My experience in Second Life has been “paradigm shifting” as they say in the education and business realms. I call it soul opening. I didn’t realize how limiting the perceptions we and others have of this biological avatar we call our body can be – how deep, unchallenged – and erroneously perceived as truth. I am understanding why mask theater can be so potentially therapeutic. The mask cuts the twisted knot that binds us to our (mis)conceptions of ourselves. However, this experience is nowhere near as liberating or illuminating as that when we don the “mask” of our avatar.

In Second Life, we create our own mask, our own character, and our own scene and dialogue. We Can experiment and modify. We discover that some dreams we had were less satisfying than a Second Life cocktail , and uncover new ones that unleash passions surprising in their direction and intensity. We are attached to this avatar-mask only by our essential core of being. Without reimposing our usual perceptions of self, our core this has unfettered voice. If allowed, it will speak.

New Beginnings

Today someone I’m acquainted with will be sworn in as the Vice-President of the United States.  Don’t get all het up.  This is Delaware.  I picked up trash along the Red Clay Creek with another of our Senators whose name is now part of the retirement planning lexicon.  It doesn’t mean I’m on his holiday card list either.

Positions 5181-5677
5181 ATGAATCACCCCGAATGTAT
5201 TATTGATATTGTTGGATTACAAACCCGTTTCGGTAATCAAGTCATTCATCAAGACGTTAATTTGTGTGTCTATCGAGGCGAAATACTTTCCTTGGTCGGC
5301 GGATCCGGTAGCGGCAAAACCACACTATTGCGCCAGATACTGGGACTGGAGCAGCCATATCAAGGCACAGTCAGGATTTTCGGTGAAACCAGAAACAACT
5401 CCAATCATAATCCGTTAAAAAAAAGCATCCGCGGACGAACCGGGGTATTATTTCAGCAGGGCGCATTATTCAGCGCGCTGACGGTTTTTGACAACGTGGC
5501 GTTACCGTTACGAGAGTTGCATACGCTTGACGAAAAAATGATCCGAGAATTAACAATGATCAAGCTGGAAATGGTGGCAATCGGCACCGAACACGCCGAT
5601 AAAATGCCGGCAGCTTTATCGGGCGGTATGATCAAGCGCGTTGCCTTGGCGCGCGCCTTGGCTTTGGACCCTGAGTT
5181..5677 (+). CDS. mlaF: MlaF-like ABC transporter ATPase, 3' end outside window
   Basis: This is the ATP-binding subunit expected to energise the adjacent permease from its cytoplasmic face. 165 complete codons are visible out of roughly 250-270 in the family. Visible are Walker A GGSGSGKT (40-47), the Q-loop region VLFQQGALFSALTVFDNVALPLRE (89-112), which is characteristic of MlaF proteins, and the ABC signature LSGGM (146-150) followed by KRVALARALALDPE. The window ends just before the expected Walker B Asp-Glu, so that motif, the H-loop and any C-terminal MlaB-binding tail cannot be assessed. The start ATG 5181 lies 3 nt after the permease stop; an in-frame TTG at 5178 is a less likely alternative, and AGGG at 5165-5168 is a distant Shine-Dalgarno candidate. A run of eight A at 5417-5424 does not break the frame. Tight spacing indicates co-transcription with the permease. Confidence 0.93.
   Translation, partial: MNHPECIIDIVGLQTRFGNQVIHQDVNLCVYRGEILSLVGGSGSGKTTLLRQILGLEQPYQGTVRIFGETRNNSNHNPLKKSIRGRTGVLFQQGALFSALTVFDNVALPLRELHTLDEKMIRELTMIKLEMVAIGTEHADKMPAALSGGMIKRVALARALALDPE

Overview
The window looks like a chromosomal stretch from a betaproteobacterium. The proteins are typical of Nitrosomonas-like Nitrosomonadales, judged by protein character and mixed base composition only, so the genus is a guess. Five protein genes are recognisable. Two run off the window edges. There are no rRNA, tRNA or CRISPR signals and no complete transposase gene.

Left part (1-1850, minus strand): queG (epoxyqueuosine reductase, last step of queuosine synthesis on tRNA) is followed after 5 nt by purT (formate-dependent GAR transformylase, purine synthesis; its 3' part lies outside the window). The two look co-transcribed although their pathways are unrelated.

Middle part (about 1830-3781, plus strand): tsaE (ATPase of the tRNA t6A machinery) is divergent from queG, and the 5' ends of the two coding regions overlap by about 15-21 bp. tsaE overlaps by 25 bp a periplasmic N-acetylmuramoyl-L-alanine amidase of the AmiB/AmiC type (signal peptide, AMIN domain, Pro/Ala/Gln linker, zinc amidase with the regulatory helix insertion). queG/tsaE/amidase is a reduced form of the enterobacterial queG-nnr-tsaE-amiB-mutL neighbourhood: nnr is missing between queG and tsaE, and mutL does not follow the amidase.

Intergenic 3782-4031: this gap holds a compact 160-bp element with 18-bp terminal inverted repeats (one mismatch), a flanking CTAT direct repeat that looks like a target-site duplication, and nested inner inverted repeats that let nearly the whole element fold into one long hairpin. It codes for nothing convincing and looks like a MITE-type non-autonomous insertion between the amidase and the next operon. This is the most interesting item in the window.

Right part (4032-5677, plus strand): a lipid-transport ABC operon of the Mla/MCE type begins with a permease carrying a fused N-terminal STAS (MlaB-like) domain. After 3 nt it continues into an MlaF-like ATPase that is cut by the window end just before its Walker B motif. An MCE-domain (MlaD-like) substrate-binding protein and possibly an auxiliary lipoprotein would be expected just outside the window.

However, unlike most other inaugural ceremonies, I do plan to televise the ceremonies during my class periods as appropriate.  I am still a seasoned enough cynic that I don’t feel assured that the coming four years are going to be any better than the last eight.  I did not sit out in near zero (degF) temperatures on Saturday, like my sister and numerous friends, to hear the speeches at the stops along the Obama Express.  I welcomed the excitement in my sister’s voice when she reported back to me by phone about the speech in Baltimore.  I felt it was historic, but my cynic’s voice said – “Keep your feet warm.  Watch it on TV.”

I am, though, cognizant enough that this inaugural is significant.  I do not want any of my students to wish they *could* have watched it live on TV.  And I myself, want to make my own impressions and not be dependent upon the infotainment business for my understanding of what happened.